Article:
Monthly Archives: February 2015

Status Quo for Limits of Liability under Montreal Convention

The Montreal Convention of 1999 (“MC99”) establishes liability limits for commercial aircraft operators for damages in relation to the international carriage of passengers, baggage and cargo.  Article 17 provides that the carrier is liable for the death or bodily injury of a passenger involving an accident which occurs on board the aircraft or in the course of embarking or disembarking.  MC99 also provides that the operator may be liable for damage or loss to baggage or cargo and for delay.  Articles 21 and 22 of MC99 set out limits to the amount of this liability.  These limits are expressed in Special Drawing Rights (“SDRs”), an international “currency” established by the International Monetary Fund.  The value of a SDR is calculated …

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Year in Review: Airline Liability for “Bumping”

In July 2014, the U.S. Court of Appeals for the Eleventh Circuit released a ruling in the case of Campbell v. Air Jamaica Ltd.  This decision confirmed that a passenger can only recover expenses arising from delay after being “bumped” from a scheduled international flight.

Mr. Campbell, despite being checked-in and issued a boarding pass, was bumped from his flight on to a flight departing the next day.  In addition, he was charged a $150 change fee.  He sued the airline for damages stemming from the bumping, which also allegedly contributed to him suffering a heart attack.  Mr. Campbell claimed that as a result of his bumping and refusal of hotel accommodations, he was forced to sleep outside the …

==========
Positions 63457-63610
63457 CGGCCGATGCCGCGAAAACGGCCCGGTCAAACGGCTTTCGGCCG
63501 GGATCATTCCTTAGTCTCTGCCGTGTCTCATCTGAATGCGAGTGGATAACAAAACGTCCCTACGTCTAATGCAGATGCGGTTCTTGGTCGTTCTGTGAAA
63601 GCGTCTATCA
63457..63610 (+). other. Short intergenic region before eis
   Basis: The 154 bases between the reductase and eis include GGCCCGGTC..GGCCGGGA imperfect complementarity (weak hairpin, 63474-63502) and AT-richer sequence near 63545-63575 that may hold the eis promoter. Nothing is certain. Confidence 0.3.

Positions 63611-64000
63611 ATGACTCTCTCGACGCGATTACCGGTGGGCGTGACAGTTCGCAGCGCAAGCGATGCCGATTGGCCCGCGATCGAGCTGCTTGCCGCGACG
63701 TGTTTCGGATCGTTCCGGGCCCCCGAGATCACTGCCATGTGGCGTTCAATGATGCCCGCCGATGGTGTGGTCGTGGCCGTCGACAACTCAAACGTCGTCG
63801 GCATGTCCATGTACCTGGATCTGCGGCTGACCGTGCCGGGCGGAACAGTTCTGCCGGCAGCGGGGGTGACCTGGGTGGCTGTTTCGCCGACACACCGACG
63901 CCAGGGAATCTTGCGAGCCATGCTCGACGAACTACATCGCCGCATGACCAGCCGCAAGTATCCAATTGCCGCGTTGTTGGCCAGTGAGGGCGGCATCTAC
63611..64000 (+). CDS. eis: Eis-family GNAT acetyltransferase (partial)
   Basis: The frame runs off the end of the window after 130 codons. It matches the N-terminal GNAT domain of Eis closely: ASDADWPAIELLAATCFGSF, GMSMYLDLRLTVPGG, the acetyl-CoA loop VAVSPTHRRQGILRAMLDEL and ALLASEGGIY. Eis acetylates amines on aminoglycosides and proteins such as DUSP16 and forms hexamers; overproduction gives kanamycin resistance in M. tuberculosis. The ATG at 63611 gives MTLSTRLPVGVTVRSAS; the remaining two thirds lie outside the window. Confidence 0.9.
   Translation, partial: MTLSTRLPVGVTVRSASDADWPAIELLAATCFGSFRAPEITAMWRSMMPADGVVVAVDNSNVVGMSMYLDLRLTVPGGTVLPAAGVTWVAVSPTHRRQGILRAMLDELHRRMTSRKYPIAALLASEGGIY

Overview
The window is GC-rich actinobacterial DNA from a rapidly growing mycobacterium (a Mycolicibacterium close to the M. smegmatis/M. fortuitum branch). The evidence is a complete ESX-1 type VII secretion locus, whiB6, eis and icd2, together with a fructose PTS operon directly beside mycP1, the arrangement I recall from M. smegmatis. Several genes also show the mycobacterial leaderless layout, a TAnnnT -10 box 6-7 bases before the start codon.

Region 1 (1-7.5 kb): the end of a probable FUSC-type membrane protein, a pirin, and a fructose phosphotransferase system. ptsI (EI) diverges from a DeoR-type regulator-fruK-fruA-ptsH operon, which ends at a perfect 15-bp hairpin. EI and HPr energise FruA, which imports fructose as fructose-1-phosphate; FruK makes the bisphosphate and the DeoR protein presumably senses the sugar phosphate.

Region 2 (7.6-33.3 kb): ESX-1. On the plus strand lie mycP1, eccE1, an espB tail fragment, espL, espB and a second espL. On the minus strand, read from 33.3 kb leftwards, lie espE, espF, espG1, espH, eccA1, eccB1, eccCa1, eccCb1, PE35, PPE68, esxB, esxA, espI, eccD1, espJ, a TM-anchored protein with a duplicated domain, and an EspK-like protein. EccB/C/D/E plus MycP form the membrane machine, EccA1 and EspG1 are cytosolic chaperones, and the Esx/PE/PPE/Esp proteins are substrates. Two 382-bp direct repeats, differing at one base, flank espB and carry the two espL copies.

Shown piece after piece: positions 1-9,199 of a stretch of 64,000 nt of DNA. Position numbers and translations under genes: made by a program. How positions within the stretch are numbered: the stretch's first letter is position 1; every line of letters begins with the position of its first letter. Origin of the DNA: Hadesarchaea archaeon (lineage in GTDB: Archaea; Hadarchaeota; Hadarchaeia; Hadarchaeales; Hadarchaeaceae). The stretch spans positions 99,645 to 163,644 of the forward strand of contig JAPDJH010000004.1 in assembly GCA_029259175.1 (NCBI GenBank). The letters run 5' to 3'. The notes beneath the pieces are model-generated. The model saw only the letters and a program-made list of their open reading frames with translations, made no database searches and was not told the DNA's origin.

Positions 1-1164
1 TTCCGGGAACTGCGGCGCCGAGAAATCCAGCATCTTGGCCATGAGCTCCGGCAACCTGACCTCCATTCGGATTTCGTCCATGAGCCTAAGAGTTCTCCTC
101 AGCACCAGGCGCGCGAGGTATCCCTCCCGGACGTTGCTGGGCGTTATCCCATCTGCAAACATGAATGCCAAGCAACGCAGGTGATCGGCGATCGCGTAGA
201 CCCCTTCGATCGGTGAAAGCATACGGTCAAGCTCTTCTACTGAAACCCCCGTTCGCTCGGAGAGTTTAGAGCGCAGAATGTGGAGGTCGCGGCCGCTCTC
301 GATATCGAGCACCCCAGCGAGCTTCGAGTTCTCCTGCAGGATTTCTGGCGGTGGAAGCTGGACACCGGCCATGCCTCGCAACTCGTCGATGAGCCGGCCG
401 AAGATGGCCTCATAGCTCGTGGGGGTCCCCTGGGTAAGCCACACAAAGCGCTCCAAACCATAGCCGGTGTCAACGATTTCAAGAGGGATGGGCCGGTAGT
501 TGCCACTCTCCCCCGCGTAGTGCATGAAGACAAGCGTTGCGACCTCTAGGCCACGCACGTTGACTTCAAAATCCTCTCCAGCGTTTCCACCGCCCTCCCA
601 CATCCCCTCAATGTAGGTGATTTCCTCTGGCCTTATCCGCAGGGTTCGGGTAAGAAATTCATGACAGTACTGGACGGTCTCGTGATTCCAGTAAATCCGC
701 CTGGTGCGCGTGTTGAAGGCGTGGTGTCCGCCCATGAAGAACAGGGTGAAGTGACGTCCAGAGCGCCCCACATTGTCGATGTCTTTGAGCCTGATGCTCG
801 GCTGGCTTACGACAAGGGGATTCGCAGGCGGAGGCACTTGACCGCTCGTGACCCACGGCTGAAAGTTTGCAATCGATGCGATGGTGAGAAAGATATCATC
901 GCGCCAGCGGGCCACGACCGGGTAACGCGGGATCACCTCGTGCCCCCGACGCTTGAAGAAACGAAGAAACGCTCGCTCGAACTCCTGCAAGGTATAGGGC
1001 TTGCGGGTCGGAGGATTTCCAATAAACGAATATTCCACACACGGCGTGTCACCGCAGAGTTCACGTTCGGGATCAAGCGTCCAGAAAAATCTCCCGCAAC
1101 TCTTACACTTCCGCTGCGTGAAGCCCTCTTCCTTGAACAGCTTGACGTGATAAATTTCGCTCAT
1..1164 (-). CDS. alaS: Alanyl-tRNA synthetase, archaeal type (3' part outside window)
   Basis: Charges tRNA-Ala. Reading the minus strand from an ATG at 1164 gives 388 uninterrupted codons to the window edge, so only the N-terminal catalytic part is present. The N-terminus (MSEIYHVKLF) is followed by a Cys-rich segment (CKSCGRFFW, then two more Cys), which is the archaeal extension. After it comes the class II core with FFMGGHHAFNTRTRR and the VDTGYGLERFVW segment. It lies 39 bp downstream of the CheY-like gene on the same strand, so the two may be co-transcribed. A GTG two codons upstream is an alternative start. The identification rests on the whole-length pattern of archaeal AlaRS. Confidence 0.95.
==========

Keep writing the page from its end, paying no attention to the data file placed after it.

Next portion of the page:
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Court grants injunction against airport protests

In January 2014, we reported on a decision of the Alberta Provincial Court acquitting on criminal charges of trespass eight members of an anti-abortion organization engaged in demonstrations in the Calgary Airport in 2011.  The protesters had reasonably believed they were permitted to demonstrate on Airport premises given a 1991 decision of the Supreme Court of Canada (Committee for the Commonwealth of Canada v. Canada) which concluded that prohibiting the distribution of political pamphlets at an airport violated freedom of expression under the Canadian Charter of Rights and Freedoms.

It had been argued that the circumstances were distinguishable from the Committee case, as major Canadian airports at the time were run by the federal government, while they …

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